Nellie Spindler: WW1 nurse death centenary marked in Leeds

Related Topics
Image caption,
Nellie Spindler was killed on 21 August 1917 when a shell struck a hospital three miles from the front line

A ceremony has been held to mark the centenary of the death of one of two British women killed during World War One and buried in Belgium.

Nellie Spindler died aged 26 in a blast at a hospital three miles from the frontline near Ypres in 1917.

Ms Spindler was buried with full military honours and is the only woman buried in Lijssenthoek Military Cemetery, among 10,000 men.

The Last Post was played during the service at St James's Hospital, Leeds.

Image caption,
A service to remember Nellie Spindler was held at the chapel of St James's Hospital in Leeds

Ms Spindler, born in Wakefield, West Yorkshire, joined the Queen Alexandra's Imperial Military Nursing Service and in July 1917 she was transferred from France to Belgium.

Working for No 44 Casualty Clearing Station she helped treat seriously injured soldiers at a hospital based within the range of German shells at the Battle of Passchendaele.

Minnie Wood, a matron, held her as she died and wrote to Ms Spindler's parents telling them their daughter died "perfectly peacefully".

During the service, relatives of Ms Spindler, veterans and serving members of the British Army sang hymns, listened to readings and observed a silence.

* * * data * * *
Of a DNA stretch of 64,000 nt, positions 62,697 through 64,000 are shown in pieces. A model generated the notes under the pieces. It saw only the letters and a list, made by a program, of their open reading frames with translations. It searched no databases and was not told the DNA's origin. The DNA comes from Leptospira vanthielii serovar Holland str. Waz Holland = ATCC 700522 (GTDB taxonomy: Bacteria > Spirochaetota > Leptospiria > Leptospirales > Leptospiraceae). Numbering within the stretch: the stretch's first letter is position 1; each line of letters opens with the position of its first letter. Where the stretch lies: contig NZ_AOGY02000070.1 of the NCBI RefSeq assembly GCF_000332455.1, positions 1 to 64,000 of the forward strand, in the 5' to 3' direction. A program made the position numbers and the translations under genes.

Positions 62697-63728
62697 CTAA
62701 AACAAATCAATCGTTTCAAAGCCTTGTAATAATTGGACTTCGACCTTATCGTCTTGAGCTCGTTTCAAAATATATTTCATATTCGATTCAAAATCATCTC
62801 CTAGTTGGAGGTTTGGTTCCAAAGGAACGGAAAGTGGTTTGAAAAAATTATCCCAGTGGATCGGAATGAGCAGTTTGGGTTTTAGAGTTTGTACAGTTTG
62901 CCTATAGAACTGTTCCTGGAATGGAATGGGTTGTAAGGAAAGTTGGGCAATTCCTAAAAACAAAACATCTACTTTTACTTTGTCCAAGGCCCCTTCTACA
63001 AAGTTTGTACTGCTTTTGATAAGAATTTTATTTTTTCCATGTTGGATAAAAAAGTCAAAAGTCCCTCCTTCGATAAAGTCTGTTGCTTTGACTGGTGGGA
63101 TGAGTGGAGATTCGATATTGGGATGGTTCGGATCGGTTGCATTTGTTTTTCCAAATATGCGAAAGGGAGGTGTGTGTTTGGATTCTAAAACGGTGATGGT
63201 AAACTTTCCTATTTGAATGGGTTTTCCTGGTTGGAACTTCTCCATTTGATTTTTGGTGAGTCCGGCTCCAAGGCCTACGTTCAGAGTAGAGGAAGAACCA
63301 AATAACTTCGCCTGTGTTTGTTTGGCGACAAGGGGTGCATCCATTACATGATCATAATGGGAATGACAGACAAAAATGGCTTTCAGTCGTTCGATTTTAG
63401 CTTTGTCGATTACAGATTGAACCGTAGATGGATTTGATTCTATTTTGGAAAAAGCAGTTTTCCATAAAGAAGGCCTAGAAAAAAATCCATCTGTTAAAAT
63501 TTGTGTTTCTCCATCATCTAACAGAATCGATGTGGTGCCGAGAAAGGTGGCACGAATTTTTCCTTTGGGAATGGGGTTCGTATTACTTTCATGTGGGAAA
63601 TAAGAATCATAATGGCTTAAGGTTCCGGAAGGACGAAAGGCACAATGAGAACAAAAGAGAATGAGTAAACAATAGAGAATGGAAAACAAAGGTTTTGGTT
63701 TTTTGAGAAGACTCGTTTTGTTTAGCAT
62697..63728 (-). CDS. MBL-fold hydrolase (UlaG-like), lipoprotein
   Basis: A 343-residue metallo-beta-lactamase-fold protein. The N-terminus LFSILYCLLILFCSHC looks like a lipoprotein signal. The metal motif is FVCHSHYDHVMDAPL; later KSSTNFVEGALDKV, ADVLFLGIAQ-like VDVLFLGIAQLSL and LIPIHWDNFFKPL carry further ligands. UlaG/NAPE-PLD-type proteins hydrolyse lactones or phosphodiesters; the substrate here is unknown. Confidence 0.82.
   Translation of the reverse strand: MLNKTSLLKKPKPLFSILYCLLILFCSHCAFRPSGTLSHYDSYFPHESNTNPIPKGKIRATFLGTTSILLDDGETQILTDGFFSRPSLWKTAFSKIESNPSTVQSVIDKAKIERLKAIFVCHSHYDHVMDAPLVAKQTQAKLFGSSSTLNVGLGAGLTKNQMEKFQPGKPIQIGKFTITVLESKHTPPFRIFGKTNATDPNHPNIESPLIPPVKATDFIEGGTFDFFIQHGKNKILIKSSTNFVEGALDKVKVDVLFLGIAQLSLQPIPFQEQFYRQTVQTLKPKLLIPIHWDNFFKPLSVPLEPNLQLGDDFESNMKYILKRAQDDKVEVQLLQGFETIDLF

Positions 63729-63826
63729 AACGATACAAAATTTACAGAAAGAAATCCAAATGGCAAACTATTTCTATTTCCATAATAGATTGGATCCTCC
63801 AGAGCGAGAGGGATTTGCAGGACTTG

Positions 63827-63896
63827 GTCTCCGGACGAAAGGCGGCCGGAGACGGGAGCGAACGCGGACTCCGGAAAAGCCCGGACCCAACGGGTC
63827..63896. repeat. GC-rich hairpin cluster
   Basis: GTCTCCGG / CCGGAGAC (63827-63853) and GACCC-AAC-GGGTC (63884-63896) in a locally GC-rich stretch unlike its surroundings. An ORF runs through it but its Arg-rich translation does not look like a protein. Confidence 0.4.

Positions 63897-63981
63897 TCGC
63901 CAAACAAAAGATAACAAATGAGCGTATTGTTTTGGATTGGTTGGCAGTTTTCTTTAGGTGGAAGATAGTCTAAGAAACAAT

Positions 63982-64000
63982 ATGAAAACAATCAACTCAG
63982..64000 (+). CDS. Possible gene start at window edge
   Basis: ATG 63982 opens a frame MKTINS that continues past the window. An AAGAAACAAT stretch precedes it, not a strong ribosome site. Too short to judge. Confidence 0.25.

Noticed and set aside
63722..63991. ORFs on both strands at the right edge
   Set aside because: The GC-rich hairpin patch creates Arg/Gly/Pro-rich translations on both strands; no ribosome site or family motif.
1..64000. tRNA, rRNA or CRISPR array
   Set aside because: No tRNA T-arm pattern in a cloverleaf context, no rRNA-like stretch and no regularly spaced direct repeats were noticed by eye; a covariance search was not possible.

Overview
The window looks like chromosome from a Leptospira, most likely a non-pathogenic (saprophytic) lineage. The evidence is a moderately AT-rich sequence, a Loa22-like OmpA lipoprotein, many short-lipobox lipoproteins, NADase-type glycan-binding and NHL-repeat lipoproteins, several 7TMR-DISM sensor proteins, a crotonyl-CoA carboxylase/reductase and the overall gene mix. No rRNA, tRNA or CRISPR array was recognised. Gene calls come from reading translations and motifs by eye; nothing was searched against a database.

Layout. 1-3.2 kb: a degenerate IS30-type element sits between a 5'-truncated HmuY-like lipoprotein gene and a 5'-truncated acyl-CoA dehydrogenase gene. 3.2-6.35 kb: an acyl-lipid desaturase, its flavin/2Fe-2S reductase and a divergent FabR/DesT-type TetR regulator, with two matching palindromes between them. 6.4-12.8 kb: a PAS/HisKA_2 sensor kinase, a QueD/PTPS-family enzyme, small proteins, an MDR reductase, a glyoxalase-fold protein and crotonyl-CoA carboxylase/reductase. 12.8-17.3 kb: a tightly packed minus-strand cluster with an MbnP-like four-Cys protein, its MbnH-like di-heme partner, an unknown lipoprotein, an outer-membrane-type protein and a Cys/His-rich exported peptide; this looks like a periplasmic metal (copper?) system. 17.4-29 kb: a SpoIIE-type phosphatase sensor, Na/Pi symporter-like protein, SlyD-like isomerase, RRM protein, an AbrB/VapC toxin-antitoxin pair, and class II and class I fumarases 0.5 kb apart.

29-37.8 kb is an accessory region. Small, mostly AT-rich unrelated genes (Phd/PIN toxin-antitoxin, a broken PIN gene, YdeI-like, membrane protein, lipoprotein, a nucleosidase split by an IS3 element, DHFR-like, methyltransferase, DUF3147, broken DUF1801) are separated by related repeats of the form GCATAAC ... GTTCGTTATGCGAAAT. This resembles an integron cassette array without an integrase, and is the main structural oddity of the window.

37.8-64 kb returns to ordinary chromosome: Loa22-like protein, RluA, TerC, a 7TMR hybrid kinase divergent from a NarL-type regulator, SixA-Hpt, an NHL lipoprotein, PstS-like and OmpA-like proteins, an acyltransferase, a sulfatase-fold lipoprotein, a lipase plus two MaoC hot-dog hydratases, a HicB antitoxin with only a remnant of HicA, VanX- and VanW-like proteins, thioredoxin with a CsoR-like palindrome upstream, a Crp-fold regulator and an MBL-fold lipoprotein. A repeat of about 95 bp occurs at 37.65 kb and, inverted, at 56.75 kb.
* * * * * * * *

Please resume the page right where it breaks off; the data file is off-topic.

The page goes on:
Officially known as the Third Battle of Ypres, Passchendaele was fought from 31 July to 6 November 1917 in West Flanders, northern Belgium, and is recorded as one of the harshest battles of the war.

The other woman who died during World War One to be buried in Belgium is Elsie Mabel Gladstone, who also worked as a nurse, and died of pneumonia.

Image source, Getty Images
Image caption,
The battle of Passchendaele is known as one of the muddiest and bloodiest battles of World War One

Chris van D'Arque, deputy head of chaplaincy at Leeds Teaching Hospitals NHS Trust, who led the service, said: "Another nurse raced to be with her and care for her as she died, putting herself in danger, which shows her popularity.

"The service is based on the core values of honour, courage and continuing commitment to the same cause of care."

Image source, Other
Image caption,
Lijssenthoek Military Cemetery has the graves of 10,000 men, but only one woman

Prof Christine Hallett, professor of Nursing History at the University of Manchester, said: "She was one of the surgical nurses supporting the men, taking them into theatre, assisting with the surgery and then helping them to recover, it was really vital work.

"Nellie is a particular example of somebody who was really brave and willing to fight in her own way and sacrifice her life."

More on this story

Around the BBC